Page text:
FREEMAN: Well, who's to say we're not there already? One scientist from the Jet Propulsion Lab in Pasadena, California, believes we might be and that the evidence could be all around us.
Rich Terrile has helped design missions to Mars, discovered four new moons around Saturn, Neptune, and Uranus, and taken pictures of a distant solar system.
He has a logical mind and a love for technology.
Now he's bringing that logic to a bigger question Who or what is the creator? For a God-centered universe, one has to think, well, first, what are the requirements for God? God is an interdimensional being connected with everything in the universe, a creator responsible for the universe, and, in some way, can change the laws of physics if he wanted to.
I think those are pretty good requirements for what God ought to be.
FREEMAN: Terrile thinks those requirements for God, making the laws of the universe and changing things at will, sound an awful lot like what programmers do when they create simulated environments.
And then he started thinking about how much computing power it would take to create our world, our planet, all its life, and all of our brains.
TERRILE: Moore's law is that computational power tends to double about every two years or 18 months.
Actually, in the last 18 years, it's been doubling every 13 months.
Right now, the fastest computers on the planet are now comparable or even exceeding the computational ability of the human brain as we estimate it.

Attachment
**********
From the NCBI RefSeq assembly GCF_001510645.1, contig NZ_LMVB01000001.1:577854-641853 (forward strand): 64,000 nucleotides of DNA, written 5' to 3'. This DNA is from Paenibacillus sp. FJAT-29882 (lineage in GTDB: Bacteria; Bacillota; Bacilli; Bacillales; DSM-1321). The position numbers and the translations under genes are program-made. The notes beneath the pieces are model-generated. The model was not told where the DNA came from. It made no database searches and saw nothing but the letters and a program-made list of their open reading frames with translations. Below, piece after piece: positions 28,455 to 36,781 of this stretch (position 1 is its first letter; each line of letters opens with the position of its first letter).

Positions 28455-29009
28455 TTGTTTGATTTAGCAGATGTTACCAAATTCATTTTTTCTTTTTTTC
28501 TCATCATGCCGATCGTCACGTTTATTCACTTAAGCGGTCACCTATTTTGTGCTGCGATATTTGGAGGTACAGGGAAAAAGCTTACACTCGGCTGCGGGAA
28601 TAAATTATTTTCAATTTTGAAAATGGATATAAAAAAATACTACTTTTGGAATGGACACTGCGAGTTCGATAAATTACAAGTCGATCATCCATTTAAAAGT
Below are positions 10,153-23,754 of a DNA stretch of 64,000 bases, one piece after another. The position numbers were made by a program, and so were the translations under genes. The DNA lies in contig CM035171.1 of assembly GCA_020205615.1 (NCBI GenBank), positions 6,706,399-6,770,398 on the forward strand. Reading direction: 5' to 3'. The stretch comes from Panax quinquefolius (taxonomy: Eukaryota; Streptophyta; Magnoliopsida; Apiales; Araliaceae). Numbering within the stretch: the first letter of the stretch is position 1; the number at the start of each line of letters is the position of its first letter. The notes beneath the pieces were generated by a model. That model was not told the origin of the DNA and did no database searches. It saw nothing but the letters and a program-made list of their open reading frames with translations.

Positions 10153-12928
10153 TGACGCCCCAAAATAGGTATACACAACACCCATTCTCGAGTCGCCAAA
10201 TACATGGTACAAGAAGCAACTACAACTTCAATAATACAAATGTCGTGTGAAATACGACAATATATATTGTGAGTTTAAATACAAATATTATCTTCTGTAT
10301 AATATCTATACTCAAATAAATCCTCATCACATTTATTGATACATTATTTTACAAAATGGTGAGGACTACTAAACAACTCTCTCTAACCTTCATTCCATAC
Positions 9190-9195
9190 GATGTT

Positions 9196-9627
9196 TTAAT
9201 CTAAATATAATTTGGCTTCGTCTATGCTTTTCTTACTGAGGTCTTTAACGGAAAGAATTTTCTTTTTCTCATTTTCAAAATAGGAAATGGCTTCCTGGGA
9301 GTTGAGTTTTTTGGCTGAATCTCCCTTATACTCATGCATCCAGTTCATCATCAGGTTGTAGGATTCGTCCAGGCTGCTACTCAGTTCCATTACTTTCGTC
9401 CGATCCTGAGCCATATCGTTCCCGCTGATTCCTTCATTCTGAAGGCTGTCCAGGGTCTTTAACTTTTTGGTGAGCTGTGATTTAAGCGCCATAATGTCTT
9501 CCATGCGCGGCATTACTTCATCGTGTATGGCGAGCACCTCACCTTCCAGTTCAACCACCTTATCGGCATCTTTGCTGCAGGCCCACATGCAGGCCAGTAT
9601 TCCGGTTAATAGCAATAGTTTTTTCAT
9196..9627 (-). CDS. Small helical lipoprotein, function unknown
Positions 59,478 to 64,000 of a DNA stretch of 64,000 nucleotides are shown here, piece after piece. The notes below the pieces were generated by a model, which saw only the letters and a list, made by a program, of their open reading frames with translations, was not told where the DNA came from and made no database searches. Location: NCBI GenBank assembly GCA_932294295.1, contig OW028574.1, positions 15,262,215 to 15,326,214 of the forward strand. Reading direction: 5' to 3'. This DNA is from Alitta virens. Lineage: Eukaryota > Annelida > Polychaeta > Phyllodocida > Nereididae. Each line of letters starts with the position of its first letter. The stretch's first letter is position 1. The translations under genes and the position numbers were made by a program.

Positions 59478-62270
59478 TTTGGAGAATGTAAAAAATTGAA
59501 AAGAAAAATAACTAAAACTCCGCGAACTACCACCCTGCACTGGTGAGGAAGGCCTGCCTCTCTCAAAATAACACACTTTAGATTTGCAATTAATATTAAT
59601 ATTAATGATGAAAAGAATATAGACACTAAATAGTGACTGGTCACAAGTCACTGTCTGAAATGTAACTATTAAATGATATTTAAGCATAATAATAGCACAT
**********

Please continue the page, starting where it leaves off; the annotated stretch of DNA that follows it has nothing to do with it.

That's about one million billion operations per second.
Where it's taking us is that in the next year, that'll double.
In the next decade, that'll increase by a factor of 500.
So a decade from now, our supercomputers will be about 500 times faster than the human brain.
FREEMAN: Rich is sure that computers a decade from now will be able to create a photoreal simulation of all that we see around us.
But can a computer ever populate a simulated world with thinking beings like us? The answer is inside this box.
TERRILE: Suppose I have a box.
And in the box I've got, you know, a human brain, which is the mind, or a person, and I've got a laptop computer.
The human brain and a laptop computer are about the same weight.
They're about the same volume.
And they take about the same amount of power.
Yet the human brain is about than a current-day laptop.
Well, suppose this is a laptop computer from 50 years from now, and I have them both in the box, and I start asking them questions, and I don't know which one is answering.
If I can't tell the difference between a human being answering questions and a computer answering questions, then, qualitatively, they're equivalent.
And if I believe that the human is conscious and self-aware, I must also believe that the machine has the same qualities.
FREEMAN: Once computers have the power to simulate artificially intelligent beings inside a photorealistic representation of planet Earth, the ramifications are truly profound.
TERRILE: Suppose we have an enormous simulation and we're simulating artificial intelligence.
We created this universe.
We're able to change the laws of physics.
We're able to do all the things, all of those requirements that we put on God.
The rise of the machines is close at hand.
Already, computers are taking over many of the day-to-day functions in our world.